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Feeding the need

Getting ready for Thanksgiving can wreak havoc on anyone’s kitchen. But while most people need only worry about finding room in the fridge for one bulky turkey, Tami Steinmetz needs to stow more than 1,300 of them.

And once she tucks away all the poultry, there’s the little matter of where to put the 936 cans of fruit cocktail.

But Steinmetz is decidedly unfazed. Though she has mountains of food at her feet, she knows exactly where she wants to put them. And, more importantly, she has plenty of extra hands to move them.

Steinmetz runs the kitchen at South Kitsap Helpline’s food bank, which provides food to thousands of local needy families. Friday morning, she and a small core of volunteers were carefully stacking tons — quite literally — of fixings to go with the birds, including boxes of stuffing and cans of cranberry sauce, green beans, potatoes and yams.

They want to have the food unpacked and ready to go, she said, because first thing Monday morning, hundreds of people who registered for meals months ago would begin lining up to get them.

“We decided to spread the pick-up times over three days this year, and we’ll see how that works,” Steinmetz said, explaining that she hopes to keep the lines outside short. “A lot of moms come with young kids, and it’s not good to have them out there waiting, especially if it rains.”

To streamline the process, Steinmetz fashions an assembly line. Each stack of ingredients, from the bags of potatoes to the turkeys, is called a station, and each station will be manned by a volunteer.

When the food bank opened at 9 a.m. Monday, a veteran crew of about a dozen kids from the Port Orchard Calvary Church brought the line to life.

Two at a time, they grabbed a grocery cart and stop at each station until the cart was full. Then they pushed the cart outside to the waiting family, often helping unload the food into the car, then returned to repeat the process — a few hundred times.

But as of Friday, the unpacking continued, only with a slightly smaller crew.

Two volunteers were busy stacking cans of cranberry sauce onto pallets, while a third tended to the steady stream of people picking up basic groceries, which Helpline Executive Director Jennifer Hardison said seems to grow all the time.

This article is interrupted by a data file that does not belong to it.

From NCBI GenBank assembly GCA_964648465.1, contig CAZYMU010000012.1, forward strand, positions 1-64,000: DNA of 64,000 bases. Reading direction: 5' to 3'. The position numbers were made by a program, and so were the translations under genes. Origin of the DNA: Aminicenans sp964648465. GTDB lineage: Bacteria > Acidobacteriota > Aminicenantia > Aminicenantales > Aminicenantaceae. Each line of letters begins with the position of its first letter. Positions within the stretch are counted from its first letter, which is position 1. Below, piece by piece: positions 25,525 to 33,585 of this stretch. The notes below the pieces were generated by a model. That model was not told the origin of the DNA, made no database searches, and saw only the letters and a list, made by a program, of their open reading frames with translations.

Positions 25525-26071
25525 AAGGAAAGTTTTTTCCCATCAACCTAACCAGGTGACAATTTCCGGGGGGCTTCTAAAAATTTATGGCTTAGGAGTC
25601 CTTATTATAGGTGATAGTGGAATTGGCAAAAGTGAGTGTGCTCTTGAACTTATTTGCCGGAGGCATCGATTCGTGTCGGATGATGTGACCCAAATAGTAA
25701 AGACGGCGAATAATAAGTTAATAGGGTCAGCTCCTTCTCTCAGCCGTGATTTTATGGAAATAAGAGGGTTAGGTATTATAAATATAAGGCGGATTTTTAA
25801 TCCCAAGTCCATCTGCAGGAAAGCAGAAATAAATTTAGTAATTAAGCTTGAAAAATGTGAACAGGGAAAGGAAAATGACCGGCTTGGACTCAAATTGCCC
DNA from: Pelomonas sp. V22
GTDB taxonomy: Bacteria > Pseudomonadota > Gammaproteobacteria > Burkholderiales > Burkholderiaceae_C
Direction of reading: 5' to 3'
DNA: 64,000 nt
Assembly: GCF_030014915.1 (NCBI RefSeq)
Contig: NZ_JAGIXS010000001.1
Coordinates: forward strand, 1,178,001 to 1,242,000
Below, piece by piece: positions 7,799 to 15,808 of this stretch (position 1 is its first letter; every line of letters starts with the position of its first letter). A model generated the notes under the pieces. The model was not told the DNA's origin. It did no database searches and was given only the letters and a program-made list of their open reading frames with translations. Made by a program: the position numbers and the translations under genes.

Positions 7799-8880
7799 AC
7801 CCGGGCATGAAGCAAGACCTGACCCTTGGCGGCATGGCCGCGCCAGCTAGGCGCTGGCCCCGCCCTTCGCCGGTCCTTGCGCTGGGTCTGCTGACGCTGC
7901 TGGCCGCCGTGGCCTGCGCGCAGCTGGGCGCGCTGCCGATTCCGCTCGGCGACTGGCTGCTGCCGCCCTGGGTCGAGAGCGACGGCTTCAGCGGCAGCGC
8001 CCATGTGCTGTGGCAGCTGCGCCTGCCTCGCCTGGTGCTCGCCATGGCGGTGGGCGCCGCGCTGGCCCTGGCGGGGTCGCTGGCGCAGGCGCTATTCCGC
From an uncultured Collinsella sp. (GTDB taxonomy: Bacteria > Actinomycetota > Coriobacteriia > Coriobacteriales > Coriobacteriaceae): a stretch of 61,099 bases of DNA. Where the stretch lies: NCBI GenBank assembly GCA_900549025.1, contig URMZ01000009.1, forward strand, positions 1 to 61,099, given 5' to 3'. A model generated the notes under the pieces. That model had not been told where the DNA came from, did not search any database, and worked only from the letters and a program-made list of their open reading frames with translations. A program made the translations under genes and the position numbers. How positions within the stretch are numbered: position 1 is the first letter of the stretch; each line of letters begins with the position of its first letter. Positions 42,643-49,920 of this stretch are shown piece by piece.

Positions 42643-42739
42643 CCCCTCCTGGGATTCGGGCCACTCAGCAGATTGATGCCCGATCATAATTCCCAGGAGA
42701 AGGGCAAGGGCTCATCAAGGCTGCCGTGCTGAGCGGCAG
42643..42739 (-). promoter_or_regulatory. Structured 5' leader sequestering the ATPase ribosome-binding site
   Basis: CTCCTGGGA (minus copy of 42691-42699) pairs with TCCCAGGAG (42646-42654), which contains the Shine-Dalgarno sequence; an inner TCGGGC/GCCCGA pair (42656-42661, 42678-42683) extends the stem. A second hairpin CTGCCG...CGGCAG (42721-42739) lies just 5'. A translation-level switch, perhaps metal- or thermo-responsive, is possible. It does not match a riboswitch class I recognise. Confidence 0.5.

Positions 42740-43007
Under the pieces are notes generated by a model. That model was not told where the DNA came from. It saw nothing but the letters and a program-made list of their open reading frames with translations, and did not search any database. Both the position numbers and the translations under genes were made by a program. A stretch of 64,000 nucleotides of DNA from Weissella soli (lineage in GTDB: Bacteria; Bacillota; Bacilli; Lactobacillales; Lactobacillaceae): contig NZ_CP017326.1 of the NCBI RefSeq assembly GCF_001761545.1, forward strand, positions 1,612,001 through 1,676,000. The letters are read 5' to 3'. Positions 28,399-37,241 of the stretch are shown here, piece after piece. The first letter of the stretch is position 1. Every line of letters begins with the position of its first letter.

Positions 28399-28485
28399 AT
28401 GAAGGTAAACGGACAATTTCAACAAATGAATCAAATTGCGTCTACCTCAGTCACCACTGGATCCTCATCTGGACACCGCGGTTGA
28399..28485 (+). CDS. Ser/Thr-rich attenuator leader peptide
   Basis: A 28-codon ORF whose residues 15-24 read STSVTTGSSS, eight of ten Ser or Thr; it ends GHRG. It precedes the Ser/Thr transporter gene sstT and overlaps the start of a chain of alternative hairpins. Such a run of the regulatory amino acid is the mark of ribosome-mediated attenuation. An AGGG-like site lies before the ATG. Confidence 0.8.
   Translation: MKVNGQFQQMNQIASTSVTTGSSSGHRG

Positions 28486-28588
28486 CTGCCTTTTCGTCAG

“We’ve seen a lot of new families the past few months,” Hardison said, adding that fortunately an increase in donations has met the increased need. “We’ve had more donations than usual, and we hardly have enough room for it all.”

“As fast as we put the food on the shelves, however, they’re taking it off,” said Ron, a volunteer who asked that only his first name be used.

He said he started volunteering at the food bank to fulfill court-ordered community service hours, but kept coming back. For about 20 years.

“I feel like they really need me,” he said. “And I like knowing I’m helping people. Especially this time of year, when some families don’t have a lot. This way they don’t have to choose between buying food, or buying their kids Christmas gifts.”

Helping Ron stack cans is Mike, a much younger man who admits he is at the food bank to whittle away at more than 100 hours of community service.

“Don’t let him fool you,” Steinmetz quickly adds, as protective of her volunteers as a proud mom. “He was volunteering before that. He’s a good person.”

Mike admits he does like feeling that he is helping people. Finished with the cans of cranberry sauce, he and Ron turn to stack fruit cocktail just as a small bell rings.